The defendants submit that on the evidence, Mr Lenan had the authority to act as he did on behalf of the plaintiffs.  They point to evidence of Mr Lenan’s directorship and his being charged with the responsibility of managing the shopping centre in which the premises were located.  It did not seem to me to be seriously contested that he did not have authority, although I note the plaintiffs’ submissions about the existence of a property manager.  
  2. [26]
    The defendants also submit that the evidence is to the effect that Mr Lenan had a belief that he was entitled to re-enter the premises because he believed that the lease had been abandoned.  The defendants submit that it was reasonable for Mr Lenan to believe that the premises had been abandoned by the lessee, thereby entitling the lessor to retake possession.
  3. [27]
    In his affidavit sworn 5 December 2019, Mr Lenan sets out what he observed of the premises, first on 26 November 2016 and again on 29 November 2016. 
  4. [28]
    One of the things he observed on 26 November 2016 was a notice on the door of the premises thanking customers for their support over 23 years, and explaining, in effect, that because of the actions of Firestar, the plaintiffs had been destroyed financially; were personally devastated; and were unable to continue to trade.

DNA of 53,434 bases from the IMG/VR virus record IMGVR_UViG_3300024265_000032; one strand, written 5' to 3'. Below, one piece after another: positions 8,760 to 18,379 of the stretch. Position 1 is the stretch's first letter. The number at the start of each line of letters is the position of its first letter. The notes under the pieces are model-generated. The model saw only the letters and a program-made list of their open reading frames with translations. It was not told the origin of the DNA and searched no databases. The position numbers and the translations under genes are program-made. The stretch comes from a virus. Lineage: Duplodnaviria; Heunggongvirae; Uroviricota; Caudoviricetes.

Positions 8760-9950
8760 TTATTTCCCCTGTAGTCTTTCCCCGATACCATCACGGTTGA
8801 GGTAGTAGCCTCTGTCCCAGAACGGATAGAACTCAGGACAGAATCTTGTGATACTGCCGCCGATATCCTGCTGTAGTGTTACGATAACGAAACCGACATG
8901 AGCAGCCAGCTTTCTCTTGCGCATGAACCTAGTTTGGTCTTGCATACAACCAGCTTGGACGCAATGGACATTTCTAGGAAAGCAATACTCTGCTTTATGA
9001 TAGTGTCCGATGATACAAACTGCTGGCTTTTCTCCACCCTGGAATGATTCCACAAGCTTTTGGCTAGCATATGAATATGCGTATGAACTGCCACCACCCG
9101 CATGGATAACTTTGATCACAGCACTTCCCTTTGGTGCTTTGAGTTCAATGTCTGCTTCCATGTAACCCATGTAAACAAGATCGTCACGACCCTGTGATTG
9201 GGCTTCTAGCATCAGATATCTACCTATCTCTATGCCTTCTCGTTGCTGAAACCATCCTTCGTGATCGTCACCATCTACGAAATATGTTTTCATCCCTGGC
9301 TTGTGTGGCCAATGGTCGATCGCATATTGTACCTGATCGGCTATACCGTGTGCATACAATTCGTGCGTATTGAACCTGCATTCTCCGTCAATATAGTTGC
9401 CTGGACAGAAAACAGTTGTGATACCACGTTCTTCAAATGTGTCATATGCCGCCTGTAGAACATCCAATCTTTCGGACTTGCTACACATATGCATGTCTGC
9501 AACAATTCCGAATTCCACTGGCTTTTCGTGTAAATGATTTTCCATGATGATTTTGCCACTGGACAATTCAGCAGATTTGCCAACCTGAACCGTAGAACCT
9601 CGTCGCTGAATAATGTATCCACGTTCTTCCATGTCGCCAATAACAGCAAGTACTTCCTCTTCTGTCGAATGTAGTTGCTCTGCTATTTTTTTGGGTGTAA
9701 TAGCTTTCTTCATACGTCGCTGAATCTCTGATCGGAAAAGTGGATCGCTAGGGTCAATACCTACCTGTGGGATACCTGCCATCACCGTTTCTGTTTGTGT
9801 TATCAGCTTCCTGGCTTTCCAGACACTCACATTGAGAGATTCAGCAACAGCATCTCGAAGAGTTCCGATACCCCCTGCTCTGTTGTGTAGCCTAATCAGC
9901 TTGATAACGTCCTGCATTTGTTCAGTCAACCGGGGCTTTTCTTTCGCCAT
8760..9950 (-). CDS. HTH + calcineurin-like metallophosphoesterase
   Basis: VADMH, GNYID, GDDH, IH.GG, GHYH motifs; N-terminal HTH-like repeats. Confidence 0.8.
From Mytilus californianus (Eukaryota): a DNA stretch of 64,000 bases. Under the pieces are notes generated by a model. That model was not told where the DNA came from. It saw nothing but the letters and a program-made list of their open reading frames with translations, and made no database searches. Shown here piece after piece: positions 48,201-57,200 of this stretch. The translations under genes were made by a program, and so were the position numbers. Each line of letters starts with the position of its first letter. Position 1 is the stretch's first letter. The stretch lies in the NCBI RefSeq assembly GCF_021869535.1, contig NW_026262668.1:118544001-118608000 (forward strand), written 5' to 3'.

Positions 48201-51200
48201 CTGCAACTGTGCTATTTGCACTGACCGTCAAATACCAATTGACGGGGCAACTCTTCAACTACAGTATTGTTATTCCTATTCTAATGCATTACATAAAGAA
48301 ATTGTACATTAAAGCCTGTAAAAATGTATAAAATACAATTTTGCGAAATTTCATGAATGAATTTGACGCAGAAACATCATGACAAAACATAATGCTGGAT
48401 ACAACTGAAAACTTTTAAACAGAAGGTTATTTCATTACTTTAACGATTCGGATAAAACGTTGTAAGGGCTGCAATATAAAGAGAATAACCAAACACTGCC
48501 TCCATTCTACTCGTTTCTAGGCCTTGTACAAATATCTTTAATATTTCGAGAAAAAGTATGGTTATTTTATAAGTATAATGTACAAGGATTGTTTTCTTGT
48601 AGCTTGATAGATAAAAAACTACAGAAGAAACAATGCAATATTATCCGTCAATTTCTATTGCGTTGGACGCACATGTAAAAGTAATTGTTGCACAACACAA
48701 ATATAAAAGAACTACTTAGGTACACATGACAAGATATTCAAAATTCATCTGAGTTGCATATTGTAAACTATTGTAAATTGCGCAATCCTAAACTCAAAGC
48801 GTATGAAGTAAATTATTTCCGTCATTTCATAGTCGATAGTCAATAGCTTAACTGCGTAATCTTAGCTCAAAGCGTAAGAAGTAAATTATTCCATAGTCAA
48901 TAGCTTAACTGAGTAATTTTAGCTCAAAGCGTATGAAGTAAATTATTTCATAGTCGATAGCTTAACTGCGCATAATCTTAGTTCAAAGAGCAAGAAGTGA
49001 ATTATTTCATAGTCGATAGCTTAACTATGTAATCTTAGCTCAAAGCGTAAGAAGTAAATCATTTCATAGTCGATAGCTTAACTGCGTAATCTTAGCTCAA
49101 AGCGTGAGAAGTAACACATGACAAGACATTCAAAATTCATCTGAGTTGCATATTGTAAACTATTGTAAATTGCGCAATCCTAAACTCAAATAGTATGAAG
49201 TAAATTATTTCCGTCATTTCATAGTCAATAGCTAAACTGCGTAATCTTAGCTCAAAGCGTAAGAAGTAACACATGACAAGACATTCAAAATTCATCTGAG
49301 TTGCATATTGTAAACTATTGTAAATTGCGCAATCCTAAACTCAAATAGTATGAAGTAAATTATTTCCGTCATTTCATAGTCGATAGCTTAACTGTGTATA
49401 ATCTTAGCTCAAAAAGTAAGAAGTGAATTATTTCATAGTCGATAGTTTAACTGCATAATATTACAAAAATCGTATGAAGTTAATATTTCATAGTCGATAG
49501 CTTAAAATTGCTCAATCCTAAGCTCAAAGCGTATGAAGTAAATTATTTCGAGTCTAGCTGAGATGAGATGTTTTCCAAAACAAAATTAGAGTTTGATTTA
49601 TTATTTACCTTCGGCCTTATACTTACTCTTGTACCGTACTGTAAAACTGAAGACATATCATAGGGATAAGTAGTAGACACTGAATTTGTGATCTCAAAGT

5. [29]
    His affidavit explains that he observed fixtures in the premises, including branded fixtures, which he understood were owned by third parties such as the corporations who sell or distribute products branded “Coca Cola”, “Solo”, “Peters” etc.  He observed other “well used” property like a mop, a bucket, chairs etc.  His affidavit recites his other observations and explains why it was that he decided to padlock the premises on 26 November 2016.